The campaign comes at a time when people are getting angrier that the rich are getting most of the benefits of globalisation at the expense of the poor. "How governments and companies react to this crisis is the acid test of whether globalisation can be made to work for poor people," Mr Hobbs says.

Oxfam's "Coffee Rescue Plan" includes destroying surplus stocks, trading only in quality coffee and paying farmers a decent price. Governments, companies and producers should manage the market to ensure supply doesn't overshoot demand and support producers to process their crops so they can get more money. Aid should also be spent helping farmers find alternative livelihoods.

"We were told to be patient and that the free market would eventually work. We're still waiting as the rich get richer and better at making excuses. Enough is enough. 25 million coffee farmers need rescue now," Mr Hobbs says.

The new Oxfam report says:

* The global market is oversupplied by 540m kilograms of coffee each year; 8% more coffee is being produced than consumed.

* Roasting companies are using more poorer quality coffee beans than ever before thanks to new technologies such as steam cleaning.

* Ten years ago, poor countries' export sales were worth a third of the total coffee market. Today, it is just 10%.

* Coffee farmers are getting, on average, 24 cents a pound while consumers in rich countries are paying roughly $3.60 a pound - a mark-up of 1500%. Coffee now costs more to grow and pick than it does to sell.

* Millions of families in four continents who are dependent on coffee are going hungry. They can't afford school fees for their children or pay for medicines. The first to suffer are women and children. Some farmers are turning to growing coca instead.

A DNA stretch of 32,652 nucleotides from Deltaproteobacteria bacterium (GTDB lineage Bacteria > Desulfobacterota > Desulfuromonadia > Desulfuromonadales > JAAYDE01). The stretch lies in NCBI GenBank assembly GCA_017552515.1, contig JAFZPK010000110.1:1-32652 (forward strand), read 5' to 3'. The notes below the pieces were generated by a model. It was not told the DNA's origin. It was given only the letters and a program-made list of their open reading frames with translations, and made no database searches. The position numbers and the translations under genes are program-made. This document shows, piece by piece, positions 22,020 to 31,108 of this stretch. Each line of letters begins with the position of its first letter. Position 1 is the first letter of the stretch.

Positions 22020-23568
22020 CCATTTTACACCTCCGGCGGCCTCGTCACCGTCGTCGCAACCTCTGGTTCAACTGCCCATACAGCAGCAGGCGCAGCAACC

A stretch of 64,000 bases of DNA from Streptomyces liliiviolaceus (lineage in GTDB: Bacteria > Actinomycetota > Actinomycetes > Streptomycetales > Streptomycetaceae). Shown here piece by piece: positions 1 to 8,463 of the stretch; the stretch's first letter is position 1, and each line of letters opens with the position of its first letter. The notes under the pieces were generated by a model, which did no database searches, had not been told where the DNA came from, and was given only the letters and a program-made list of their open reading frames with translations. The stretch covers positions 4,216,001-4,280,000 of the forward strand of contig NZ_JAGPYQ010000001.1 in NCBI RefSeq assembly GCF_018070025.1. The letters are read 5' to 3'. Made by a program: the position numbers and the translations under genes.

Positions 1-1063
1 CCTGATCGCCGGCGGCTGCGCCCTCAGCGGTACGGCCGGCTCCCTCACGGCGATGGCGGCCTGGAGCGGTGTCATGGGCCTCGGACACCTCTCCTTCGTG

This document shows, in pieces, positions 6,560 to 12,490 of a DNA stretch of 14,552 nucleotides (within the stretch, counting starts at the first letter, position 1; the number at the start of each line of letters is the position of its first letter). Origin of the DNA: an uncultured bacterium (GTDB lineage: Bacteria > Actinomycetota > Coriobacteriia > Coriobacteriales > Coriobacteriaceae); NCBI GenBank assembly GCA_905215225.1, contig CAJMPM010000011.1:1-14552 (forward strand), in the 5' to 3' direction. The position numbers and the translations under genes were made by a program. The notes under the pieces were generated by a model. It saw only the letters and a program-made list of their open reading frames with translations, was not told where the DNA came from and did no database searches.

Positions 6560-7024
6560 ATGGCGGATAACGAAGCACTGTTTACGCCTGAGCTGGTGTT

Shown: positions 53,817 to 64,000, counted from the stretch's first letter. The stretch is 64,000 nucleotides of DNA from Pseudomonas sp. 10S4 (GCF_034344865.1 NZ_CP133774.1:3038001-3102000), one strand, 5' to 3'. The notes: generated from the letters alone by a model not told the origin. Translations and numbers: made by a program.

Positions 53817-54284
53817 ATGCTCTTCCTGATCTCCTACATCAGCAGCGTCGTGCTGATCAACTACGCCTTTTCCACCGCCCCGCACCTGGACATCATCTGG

* Disaffection and public disorder are growing. Joblessness and economic migration is worsening.

* The benefit of aid and debt relief is being severely undermined as entire country economies are decimated (in some Central American countries coffee income has fallen by 40%; Ethiopia's coffee income dropped by $110m compared to the $58m it is set to save in debt relief this year). The value of coffee exports to producer countries has fallen by $4 billion in five years.

The "Big Four Roasters" are extremely profitable, with margins estimated at between 17% to 26% on billion-dollar coffee sales. However, Oxfam says their business strategy is increasingly risky. Coffee quality is falling because farmers don't have the money to take care of their crops. The companies have made savings but have done next to nothing to help the poor farmers who find themselves at the wrong end of the corporate supply chain.

"Our campaign aims to give the companies a sharp reminder that people who drink their coffee care about the well-being of those who actually grow the crop," said Mr Hobbs.

Oxfam also criticises the World Bank and the International Monetary Fund for a "stunning policy failure" in encouraging countries into export-led growth without warning them about the potential of catastrophic price falls. Poor countries are stuck with selling cheap raw materials which others turn into highly profitable processed goods.


Anuradha Mittal, Co-Director, Food First

Backgrounder, Summer 2002, Volume 8, no. 3

[excerpts only]

Food First/Institute for Food and Development Policy 398 60th Street, Oakland, CA 94618 USA Tel: 510-654-4400 Fax: 510-654-4551 Email: Web:

Giving Away the Farm

After about 14 months of hearings, conferences, and deliberations, President Bush signed the Farm Security and Rural Investment Act of 2002 on May 13. The $248.6 billion bill increases taxpayer spending on agriculture by more than 80 percent over the 1996 farm bill, the Freedom to Farm Act, which made a tentative attempt to wean farmers from the system of price supports and commodity payments, as the U.S. was bound to do under its World Trade Organization (WTO) obligations. While the theme six years ago was freedom, the new farm bill will force American taxpayers to cough up at least $190 billion over the next 10 years, about $83 billion more than under current programs. The bill proposes a complex program. And the bill focuses mainly on eight "program" crops (cotton, wheat, corn, soybeans, rice, barley, oats, and sorghum), and thus will largely benefit bread-basket states - which also happen to be swing states in the midterm elections. Representative Larry Combest, the House Agriculture Committee Chairman, hailed American farmers as the bill's winners.